• In USG (ultrasonography), the cyst can be identified as malignant by gross changes like necrosis, high papillary structures, solid tumor, ascites, etc. So when USG suggest malignant changes, at that time clinical correlation is needed, and if needed, CT scan and other higher investigation are done to exclude malignancy.
  • But in your case, during operation, it was found that ovary is totally effaced by ovarian cystic. You can do cystectomy only when separate ovarian tissue and the cyst are seen. Here, no separate ovarian tissue was present during operation, and only teratoma cyst was seen, so the entire ovary was removed.
  • And in histopathology report, the size of ovarian cyst is mentioned. It is not ovary size but it is the size of the effaced ovary by the cyst. So, it was the right call. And as it was a benign tumor, there is no need to worry.

Take care. Hope your concern is solved.

For more information consult a pathologist online --> https://www.icliniq.com/ask-a-doctor-online/pathologist

Hi doctor,

Thank you for your medical opinion regarding this. Could you please let me know if the histopathology report says there is no ovarian tissue left? At the ultrasound scan at 34 weeks pregnancy, I was told cyst enlargement is consistent with pregnancy. Could pregnancy be a reason why separate ovarian tissue was not seen? Regarding omentum, the report says no lesions or lymph nodes are identified. I would really appreciate your medical opinion regarding why this would have been medically necessary. Yes, I am glad it was a benign tumor, but I am just trying to figure out what warranted the removal of ovary, tube, and omentum, during ovarian cystectomy. No tests prior to surgery indicated malignancy and no unexpected malignancy was found during surgery. Thank you very much for your time in addressing my concern.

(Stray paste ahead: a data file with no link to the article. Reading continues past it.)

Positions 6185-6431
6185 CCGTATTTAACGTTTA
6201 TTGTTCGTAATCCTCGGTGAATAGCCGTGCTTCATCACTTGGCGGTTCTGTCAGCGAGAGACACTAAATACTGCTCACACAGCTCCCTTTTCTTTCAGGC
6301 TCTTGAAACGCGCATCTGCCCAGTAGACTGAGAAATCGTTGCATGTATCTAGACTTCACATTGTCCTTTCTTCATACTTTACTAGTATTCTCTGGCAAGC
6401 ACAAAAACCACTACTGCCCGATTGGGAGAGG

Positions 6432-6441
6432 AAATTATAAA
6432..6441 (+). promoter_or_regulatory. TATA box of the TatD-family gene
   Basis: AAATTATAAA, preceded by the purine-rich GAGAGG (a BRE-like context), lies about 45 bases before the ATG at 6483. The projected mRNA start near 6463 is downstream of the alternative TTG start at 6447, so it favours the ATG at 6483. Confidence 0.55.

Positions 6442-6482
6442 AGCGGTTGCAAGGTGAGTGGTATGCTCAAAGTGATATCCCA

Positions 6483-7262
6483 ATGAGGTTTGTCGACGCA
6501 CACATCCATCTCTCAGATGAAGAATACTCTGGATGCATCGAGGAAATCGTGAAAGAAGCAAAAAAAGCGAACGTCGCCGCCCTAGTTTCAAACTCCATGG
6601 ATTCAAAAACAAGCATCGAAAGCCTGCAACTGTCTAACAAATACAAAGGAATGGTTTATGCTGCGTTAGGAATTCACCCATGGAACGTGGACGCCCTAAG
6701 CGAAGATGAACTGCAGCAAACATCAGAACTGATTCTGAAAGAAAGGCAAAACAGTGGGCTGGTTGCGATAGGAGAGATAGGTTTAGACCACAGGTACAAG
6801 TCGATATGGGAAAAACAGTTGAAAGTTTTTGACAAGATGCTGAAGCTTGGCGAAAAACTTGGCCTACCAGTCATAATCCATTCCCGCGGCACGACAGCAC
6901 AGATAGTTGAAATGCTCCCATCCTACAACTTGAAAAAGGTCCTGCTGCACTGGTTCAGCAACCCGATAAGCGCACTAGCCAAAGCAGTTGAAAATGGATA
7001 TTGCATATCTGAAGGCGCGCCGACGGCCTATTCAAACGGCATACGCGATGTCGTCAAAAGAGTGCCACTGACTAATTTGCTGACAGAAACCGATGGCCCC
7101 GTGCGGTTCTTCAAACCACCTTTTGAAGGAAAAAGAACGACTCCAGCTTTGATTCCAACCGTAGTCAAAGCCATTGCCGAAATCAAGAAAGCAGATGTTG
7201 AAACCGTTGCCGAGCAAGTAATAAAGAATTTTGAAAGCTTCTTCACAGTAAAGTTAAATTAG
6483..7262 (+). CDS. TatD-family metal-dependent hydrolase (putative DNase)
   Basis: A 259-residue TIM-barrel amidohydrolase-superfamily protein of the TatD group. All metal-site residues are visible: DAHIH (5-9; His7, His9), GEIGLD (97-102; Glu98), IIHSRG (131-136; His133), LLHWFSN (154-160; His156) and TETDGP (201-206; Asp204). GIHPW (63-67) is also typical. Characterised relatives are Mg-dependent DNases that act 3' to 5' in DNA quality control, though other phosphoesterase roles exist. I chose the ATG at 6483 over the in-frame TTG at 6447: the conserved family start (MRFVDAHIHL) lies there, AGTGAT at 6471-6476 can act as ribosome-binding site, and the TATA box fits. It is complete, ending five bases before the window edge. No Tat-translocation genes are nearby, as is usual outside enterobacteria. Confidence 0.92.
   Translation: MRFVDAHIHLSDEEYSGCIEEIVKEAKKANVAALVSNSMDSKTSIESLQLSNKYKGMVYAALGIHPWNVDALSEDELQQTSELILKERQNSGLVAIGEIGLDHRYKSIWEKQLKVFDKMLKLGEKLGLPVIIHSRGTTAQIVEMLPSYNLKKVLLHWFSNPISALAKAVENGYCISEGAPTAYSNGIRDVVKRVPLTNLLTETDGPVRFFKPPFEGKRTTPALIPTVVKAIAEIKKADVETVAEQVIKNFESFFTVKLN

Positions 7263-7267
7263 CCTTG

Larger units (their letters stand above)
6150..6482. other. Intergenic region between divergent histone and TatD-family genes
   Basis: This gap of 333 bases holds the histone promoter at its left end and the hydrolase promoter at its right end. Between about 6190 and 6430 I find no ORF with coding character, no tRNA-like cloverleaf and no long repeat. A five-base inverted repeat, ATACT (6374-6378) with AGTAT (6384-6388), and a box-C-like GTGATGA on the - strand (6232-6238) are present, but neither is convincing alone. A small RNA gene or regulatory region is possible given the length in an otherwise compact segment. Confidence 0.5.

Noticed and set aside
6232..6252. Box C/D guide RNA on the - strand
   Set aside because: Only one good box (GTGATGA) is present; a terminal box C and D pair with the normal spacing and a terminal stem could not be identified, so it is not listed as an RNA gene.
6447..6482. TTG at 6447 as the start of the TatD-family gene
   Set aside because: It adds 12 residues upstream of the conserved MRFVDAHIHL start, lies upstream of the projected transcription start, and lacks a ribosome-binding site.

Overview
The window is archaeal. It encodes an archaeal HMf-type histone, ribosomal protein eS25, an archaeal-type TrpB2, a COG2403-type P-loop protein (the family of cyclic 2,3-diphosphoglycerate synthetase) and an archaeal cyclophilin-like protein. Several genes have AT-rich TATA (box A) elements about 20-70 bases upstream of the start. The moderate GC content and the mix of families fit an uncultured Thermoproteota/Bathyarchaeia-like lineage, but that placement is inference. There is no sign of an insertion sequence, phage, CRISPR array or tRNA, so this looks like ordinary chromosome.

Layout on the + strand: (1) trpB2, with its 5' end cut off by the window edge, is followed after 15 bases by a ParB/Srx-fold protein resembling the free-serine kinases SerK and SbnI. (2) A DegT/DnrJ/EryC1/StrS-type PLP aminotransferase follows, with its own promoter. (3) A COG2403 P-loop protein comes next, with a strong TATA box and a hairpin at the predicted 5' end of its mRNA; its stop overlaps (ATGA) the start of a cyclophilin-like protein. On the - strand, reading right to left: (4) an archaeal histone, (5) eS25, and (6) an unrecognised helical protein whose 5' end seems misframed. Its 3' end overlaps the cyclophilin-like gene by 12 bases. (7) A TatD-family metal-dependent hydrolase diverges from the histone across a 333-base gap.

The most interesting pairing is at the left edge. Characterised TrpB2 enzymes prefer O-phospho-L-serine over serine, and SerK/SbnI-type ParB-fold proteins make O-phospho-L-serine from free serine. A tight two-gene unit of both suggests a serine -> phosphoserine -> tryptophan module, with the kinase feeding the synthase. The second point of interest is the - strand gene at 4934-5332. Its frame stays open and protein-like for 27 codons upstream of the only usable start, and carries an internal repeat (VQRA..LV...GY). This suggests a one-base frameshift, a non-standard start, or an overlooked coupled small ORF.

Dr. Parth R Goswami

Hematology Pathology
#

Hi,

Welcome back to icliniq.com.

  • Histopathology report showed that there was a presence of a cyst, but it is not mentioned that no ovarian tissue is left but ovary itself is effaced by the cyst.
  • Yes, pregnancy sometimes can lead to enlargement of the cyst.
  • Teratoma (cystic dermoid benign tumor), some time can convert into malignant one and in that case, along with ovary, fallopian tube, and part of omentum is removed as debulking surgery according to the need.
  • Grossly, it might not show a metastatic lesion, but if the malignant conversion occurs in teratoma, then omentum might have a metastatic deposit, which needs further aggressive chemotherapy treatment. Another point is, if adhesions are found during operation, then it might be removed.
  • And in teratoma, it is better to remove ovary and tube both as per few study. If a fallopian tube cyst is also present, then both ovary and fallopian tube are removed. If it is not possible to resect the cyst completely, then the entire ovary is removed.
  • The part of your omentum was removed to look for metastatic deposits. Or there might have been adhesions, which leads to its removal. Omentum metastatic is rare. Consult your gynecologist for examination whenever follow-up is advised. And if you still have a doubt, then consult your treating gynecologist with keeping my answer in mind.

Hope your concern is solved. Take care.

For more information consult a pathologist online --> https://www.icliniq.com/ask-a-doctor-online/pathologist